Portable Classrooms - Indoor Environment

Portable classrooms have become a common and acceptable low-cost solution for school districts dealing with shrinking school budgets and expanding enrollments. In many instances, this short-term fix often becomes a permanent classroom. As an example, nearly one third of all portable classrooms in Oregon are more than 20 years old.

While initial costs of portable classrooms are low, their on-going operating costs are high. Portable classrooms usually have minimal insulation. Other major problems with portables include poor indoor air quality, inadequate natural light, and an unstable room temperature. Most portable classrooms are built with materials and finishes that emit high volatile organic compounds (VOCs). These noxious fumes are even more of a concern because of the poor ventilation in most portables.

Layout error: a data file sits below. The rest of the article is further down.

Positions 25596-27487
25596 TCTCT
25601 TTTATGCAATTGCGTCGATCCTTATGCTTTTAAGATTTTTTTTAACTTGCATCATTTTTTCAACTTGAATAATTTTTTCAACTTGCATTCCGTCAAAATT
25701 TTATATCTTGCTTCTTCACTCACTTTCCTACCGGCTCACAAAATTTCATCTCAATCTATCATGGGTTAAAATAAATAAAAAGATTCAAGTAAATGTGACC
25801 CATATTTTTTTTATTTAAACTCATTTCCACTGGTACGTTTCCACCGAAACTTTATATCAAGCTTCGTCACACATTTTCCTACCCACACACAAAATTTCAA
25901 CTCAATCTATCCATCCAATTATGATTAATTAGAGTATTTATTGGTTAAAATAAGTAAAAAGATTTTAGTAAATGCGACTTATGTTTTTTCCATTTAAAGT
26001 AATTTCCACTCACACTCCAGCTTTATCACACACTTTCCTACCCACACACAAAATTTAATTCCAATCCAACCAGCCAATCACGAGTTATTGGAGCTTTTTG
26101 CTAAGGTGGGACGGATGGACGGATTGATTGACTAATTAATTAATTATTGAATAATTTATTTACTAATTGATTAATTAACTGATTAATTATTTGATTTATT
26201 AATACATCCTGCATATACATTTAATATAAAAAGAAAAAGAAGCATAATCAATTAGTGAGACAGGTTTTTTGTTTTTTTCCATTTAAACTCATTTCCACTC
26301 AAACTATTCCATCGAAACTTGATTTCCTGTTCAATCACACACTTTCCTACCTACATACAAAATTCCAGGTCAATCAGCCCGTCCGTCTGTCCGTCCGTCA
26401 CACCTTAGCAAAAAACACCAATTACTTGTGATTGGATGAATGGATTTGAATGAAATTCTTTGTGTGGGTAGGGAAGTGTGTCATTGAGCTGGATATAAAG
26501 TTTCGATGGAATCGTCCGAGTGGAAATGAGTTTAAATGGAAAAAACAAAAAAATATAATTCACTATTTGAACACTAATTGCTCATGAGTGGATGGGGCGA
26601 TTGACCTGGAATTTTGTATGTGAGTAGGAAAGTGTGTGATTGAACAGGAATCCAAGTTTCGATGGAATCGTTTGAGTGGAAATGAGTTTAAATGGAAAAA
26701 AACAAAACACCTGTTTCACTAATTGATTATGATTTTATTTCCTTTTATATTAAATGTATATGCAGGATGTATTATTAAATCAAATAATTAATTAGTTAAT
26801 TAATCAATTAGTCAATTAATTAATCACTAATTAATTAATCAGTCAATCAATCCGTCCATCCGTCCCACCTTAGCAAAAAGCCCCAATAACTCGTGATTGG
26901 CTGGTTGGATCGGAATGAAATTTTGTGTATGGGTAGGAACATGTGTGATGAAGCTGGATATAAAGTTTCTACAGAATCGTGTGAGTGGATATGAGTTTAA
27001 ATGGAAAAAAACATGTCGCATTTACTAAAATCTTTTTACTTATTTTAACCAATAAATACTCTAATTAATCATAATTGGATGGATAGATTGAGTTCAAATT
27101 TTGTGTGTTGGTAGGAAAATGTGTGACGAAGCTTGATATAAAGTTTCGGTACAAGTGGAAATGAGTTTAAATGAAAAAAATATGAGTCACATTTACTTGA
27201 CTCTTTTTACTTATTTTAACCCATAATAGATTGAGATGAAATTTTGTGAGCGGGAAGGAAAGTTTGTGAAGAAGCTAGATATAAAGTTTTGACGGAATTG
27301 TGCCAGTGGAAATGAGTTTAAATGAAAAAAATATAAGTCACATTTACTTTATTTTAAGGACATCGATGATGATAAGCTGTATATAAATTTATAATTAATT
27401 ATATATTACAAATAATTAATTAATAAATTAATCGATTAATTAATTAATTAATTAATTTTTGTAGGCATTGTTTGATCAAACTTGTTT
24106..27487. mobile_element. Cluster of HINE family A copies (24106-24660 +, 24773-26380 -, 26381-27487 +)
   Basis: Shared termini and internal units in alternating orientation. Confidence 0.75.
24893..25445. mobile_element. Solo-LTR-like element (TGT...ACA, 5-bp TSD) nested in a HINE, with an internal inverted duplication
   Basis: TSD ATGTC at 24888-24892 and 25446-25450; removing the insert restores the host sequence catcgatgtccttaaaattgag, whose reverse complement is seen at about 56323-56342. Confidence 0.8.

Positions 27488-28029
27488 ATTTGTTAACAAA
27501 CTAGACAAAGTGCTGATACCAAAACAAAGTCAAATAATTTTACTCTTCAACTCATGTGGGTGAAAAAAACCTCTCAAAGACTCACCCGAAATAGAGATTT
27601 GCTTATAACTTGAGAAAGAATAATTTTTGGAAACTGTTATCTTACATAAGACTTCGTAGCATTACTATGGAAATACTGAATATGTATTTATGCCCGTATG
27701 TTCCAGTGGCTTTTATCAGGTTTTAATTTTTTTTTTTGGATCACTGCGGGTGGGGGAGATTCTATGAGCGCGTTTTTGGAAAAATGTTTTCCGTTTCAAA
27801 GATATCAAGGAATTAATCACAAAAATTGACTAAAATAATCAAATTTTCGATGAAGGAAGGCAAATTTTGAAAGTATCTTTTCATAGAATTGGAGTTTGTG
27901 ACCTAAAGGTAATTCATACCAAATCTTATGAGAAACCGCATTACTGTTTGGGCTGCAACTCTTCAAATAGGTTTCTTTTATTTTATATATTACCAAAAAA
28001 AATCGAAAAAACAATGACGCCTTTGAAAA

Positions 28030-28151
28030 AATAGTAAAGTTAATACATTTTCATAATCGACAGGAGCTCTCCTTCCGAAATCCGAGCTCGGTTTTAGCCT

Project Description

Portable Classroom Evaluation � The Florida Solar Energy Center (FSEC) evaluated measures for portable classrooms to improve energy efficiency and improve learning conditions through improved indoor air quality and enhanced interior lighting. Baseline characteristics in terms of the envelope and equipment within the schools were developed based on information collected from portable manufacturers around the U.S. Using the baseline, FSEC designed, specified, located, monitored and evaluated standard baseline and energy efficient portable classrooms at schools in three varied climates. The energy efficient portable classrooms, called PERCs (Performance Enhanced Relocatable Classrooms) are improved modular built classrooms constructed in a factory and delivered to school sites. They are not only designed to use less energy than the typical modular classrooms built today, but have improved indoor air quality and enhanced levels of natural lighting, which has been shown to increase test scores and enhance attendance levels for school children. In each of the three test locations (Florida, New York, and North Carolina), the PERCs were located next to the conventional built relocatable classrooms. The improved modular built classrooms were tested to determine the benefits of enhanced systems and construction practices in relocatable classrooms. The three test schools were: